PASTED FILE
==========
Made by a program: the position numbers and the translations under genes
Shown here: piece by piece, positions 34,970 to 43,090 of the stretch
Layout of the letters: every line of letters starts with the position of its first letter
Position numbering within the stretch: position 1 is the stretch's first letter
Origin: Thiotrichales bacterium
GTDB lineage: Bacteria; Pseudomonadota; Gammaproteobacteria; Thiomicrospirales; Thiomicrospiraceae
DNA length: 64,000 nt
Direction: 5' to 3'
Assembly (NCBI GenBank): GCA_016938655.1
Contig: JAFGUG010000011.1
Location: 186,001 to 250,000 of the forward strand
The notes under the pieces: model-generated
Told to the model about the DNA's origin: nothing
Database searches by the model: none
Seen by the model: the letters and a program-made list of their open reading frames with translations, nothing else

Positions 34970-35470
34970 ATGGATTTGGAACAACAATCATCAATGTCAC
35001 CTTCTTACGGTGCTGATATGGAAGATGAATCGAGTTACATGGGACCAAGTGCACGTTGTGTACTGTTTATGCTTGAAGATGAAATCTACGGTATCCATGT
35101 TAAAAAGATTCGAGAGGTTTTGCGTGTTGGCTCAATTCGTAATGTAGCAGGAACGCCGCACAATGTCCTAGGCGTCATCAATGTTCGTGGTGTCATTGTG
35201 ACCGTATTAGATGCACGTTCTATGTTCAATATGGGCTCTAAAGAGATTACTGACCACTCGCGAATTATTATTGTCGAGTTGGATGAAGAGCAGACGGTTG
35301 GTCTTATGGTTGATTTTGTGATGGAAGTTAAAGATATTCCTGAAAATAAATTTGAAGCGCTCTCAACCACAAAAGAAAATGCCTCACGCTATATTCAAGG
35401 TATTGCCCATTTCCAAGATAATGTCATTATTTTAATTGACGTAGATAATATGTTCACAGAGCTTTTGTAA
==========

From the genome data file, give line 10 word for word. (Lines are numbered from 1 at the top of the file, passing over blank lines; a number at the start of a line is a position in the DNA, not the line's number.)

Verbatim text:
Contig: JAFGUG010000011.1